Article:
There's an interesting aspect of reading any kind of dialogue in that sometimes you have to conciously consider the accent or dialect that the character is using. This applying to scripts, novels, comics, anything you're not actually hearing.
Sometimes it doesn't matter and things can just flow, doesn't matter if they have a British or American or Australian accent. Sometimes authors have such a light touch and an ear for dialogue that they can place an accent without using use blinking neon signs to do so. Of course, for a reader to pick up on really artful cues they need to already be able to detect the flags - that is, they need to be already familiar with the vocab and so on of whatever dialect is being depicted.
Sometimes (and mostly I'm thinking of Gambit here, whenever he shows up) you're positively bludgeoned around the head with the accent. In fact I can think of many, many examples from the X-Men, including Emma Frost, who we know is posh and English and theatrical because she uses words like "darling" and "beastly"; Rogue, who we know is from the South because she says "y'all"; and my favourite, Phantomex, who was putting on a fake French accent. I'm still not sure how well that worked in a comic book, but the idea was lovely.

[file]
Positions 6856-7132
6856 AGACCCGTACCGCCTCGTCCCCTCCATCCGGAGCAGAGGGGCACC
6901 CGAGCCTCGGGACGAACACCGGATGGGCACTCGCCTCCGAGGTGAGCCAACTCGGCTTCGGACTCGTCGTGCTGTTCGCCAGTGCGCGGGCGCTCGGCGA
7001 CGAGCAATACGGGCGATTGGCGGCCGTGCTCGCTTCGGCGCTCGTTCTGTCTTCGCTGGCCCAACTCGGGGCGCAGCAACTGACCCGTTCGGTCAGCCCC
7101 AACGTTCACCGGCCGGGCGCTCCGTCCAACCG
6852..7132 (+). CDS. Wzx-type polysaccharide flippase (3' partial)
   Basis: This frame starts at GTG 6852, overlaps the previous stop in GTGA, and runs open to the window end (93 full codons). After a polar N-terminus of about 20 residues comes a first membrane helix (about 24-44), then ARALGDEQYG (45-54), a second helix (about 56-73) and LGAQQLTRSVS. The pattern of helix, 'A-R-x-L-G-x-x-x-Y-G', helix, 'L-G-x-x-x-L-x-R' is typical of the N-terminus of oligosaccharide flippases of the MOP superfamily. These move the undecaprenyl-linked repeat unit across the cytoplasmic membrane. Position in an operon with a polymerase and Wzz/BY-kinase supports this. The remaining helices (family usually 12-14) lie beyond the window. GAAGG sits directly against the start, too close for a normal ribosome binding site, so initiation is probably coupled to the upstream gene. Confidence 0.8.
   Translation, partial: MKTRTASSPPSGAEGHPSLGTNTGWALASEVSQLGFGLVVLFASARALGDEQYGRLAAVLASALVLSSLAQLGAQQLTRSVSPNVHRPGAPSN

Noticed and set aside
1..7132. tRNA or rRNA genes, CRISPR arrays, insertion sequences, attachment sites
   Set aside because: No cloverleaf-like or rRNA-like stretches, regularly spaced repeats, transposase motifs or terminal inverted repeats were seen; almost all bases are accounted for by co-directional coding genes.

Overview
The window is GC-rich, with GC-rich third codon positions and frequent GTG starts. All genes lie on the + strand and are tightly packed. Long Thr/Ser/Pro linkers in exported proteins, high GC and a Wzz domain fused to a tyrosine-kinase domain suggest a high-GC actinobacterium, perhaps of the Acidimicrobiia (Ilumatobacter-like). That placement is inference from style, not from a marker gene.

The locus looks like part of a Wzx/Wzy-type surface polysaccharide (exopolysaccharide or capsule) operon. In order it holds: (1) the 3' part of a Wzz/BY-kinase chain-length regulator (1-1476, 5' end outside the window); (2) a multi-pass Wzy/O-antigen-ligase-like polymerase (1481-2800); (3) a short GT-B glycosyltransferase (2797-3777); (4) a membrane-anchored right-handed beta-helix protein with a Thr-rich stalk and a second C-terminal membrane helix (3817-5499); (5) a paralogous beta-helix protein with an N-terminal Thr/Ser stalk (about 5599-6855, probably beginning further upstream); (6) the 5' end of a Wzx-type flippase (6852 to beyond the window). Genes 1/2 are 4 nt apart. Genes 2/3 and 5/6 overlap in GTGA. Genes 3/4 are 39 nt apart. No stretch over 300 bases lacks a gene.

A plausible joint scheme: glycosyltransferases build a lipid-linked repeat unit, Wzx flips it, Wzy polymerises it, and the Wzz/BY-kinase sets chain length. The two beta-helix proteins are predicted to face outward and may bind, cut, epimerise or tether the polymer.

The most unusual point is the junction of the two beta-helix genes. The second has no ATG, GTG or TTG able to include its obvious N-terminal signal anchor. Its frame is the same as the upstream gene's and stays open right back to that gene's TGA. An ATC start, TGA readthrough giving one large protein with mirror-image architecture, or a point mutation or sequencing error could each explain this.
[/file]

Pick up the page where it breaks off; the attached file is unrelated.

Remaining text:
But sometimes you have to actively consider what kind of voice the character is speaking in. I love Ultimate Iron Man as Warren Ellis writes him, but I keep having to remind myself that he's a louche American, because in my head his dialogue sounds just like Terry Thomas.
Then again, if you can use comic books to have your cake and eat it too by having Iron Man as an alcoholic, US playboy with droll, British wit... why not just do it?